It seemed like a lot of the people I talked to at the conference was interested in getting out of the traditional theatre. The reasons all were very similar, and not surprisingly. They centered on time and money. Student loans are costly, and after all the education (and theatre / entertainment technology is an over-educated field) you need a certain level of job to be able to pay back loans. Every theatre wants an MFA applicant – but no-one wants to pay the necessary salary, particularly for a recent grad. The jobs out there that do pay well enough to live on tend to have people in the position that aren’t going anywhere soon – but, I think in about 10 years there are going to be a wealth of great positions opening up – from all of these people retiring. Theatre used to be a place where you paid your dues, worked for practically nothing and worked your way up. Sure some went to school, and thus tended to enter in a higher position. But then more and more went to school, then you had to get an MFA to distinguish yourself. Soon, the MFA will be only the starting point. And by that point you’ve invested way too much money to take a low paying job. Thus people are looking at commercial scene shops, selling products, cruise ships, and academia so they can pay their loans. The few positions in LORT theatres that pay well they can’t get because they don’t have enough practical experience. They have paid some dues, but not in the places they historically needed to pay dues. So it’s an odd situation.
One of the things it means is that theatre is going to have to pay better to retain the best individuals in the theatre. This is something that I have already seen to a certain extent. And, truthfully, I have been able to make a decent living in theatre. Even in some of the smaller places I have worked, because often perks such as subsidized housing leave money in my pocket that wouldn’t have been otherwise. But, on the flip side, is the fact that there will always be people who are motivated by the art, who believe that the lack of pay is okay, and that are willing to make the sacrifice to pay their dues. So when you have 1 person who won’t work for x amount of money, you still have someone else who will –albeit, probably less qualified. But that also goes back to the point that every TD doesn’t have to have an MFA.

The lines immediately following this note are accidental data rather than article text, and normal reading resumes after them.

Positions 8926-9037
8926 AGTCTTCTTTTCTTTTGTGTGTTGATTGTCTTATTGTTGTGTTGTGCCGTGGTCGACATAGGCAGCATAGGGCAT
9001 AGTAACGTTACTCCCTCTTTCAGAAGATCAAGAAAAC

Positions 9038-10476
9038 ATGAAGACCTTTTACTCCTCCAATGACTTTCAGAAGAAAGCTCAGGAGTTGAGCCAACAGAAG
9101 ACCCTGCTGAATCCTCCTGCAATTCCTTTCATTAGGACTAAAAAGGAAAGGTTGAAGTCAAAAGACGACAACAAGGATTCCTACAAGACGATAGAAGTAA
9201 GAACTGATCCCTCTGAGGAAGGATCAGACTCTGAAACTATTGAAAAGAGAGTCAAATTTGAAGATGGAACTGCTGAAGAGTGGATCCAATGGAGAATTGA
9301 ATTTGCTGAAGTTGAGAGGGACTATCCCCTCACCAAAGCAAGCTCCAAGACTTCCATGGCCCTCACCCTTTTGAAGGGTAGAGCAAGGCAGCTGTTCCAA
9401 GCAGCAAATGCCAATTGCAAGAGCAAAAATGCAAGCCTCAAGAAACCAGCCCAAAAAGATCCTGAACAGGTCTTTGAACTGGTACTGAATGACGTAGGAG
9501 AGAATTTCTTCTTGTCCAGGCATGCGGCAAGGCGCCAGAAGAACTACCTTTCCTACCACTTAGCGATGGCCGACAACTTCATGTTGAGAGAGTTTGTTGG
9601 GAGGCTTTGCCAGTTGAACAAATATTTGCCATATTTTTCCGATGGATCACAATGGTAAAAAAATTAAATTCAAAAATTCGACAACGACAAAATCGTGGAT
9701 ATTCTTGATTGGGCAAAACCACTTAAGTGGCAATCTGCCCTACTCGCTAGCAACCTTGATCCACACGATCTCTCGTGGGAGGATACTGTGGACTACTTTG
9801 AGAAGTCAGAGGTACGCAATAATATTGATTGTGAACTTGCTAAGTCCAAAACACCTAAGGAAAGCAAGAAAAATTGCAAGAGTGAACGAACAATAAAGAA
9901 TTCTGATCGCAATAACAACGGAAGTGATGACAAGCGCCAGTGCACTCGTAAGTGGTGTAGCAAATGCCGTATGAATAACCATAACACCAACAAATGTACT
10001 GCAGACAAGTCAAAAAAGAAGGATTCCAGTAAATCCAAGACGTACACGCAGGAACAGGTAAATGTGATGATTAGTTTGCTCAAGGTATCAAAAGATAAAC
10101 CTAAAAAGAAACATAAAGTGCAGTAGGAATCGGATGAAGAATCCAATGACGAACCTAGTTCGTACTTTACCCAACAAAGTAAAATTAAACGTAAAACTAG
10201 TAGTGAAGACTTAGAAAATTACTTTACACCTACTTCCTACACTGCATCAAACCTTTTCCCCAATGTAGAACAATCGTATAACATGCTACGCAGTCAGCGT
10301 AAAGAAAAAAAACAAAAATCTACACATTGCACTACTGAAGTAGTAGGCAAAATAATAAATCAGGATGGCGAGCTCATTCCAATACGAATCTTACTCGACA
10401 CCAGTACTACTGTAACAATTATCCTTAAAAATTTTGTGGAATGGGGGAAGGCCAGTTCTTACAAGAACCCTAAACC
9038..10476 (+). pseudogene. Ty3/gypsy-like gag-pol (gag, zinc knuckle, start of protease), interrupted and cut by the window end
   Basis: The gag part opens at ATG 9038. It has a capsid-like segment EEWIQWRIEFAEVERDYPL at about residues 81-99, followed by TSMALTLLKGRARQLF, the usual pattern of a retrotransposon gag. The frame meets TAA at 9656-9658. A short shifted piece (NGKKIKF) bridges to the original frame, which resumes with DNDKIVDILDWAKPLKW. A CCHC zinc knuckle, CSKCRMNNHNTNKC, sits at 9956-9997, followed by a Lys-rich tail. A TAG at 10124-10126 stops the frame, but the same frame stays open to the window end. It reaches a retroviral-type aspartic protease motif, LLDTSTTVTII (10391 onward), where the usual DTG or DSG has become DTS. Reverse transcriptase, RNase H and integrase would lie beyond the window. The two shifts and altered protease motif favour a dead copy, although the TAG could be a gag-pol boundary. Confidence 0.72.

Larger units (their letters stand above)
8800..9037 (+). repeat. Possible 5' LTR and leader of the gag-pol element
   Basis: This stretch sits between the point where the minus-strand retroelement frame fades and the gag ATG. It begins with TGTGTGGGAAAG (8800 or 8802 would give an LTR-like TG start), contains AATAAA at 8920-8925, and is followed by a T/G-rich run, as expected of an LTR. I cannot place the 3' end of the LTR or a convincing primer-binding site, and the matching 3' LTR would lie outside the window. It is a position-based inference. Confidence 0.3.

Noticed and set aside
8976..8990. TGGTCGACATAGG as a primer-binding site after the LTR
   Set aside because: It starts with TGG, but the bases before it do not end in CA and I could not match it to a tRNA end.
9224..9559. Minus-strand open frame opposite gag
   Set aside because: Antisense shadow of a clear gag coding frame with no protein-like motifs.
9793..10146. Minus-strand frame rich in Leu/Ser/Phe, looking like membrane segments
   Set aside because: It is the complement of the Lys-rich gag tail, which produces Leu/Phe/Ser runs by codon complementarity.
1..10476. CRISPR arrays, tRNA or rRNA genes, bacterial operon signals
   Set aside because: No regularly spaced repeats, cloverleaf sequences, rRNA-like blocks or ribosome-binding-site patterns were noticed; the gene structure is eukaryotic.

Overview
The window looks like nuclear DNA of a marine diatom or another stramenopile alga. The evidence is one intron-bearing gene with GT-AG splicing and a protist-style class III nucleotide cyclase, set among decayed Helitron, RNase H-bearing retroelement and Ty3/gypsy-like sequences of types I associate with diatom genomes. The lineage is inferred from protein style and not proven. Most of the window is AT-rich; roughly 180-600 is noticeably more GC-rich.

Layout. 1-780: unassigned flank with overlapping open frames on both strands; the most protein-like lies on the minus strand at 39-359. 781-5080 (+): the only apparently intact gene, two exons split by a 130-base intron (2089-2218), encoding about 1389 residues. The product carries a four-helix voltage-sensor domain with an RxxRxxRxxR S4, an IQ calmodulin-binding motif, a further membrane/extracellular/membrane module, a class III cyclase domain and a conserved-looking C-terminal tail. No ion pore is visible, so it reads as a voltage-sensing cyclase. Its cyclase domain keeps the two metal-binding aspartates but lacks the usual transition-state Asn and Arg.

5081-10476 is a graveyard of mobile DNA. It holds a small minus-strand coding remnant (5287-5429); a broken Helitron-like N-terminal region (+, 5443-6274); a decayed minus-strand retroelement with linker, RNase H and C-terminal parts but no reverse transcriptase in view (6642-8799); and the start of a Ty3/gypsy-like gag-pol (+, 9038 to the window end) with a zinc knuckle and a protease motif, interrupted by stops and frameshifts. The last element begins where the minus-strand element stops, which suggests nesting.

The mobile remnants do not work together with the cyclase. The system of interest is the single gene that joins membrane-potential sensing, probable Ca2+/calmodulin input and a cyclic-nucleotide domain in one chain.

One of the things I wonder is what happens in the long run. The commercial theatre will support a lesser qualified individual in some places (selling gaff tape perhaps), and highly skilled people (creating new technology), but not the amount of people that come out. However, in 10 years, when some of the more sought out positions may open up due to people retiring (you do have to watch, the great positions open up at odd times) who will fill them – people entrenched in the current theatre scene or people who come out of the commercial scene. I could see where the people in commercial theatre may come back to enter into some of these positions – and I think it would be interesting to see what happens. Because when / if that happens, theatres will change to reflect a more commercial environment. Yet, the real problem is – how does this effect art. I have seen great art where loads of money was spent and salaries where high, and I have seen crap at the same spending level. The same can be said in the reverse. Though, this is probably a topic for a different entry!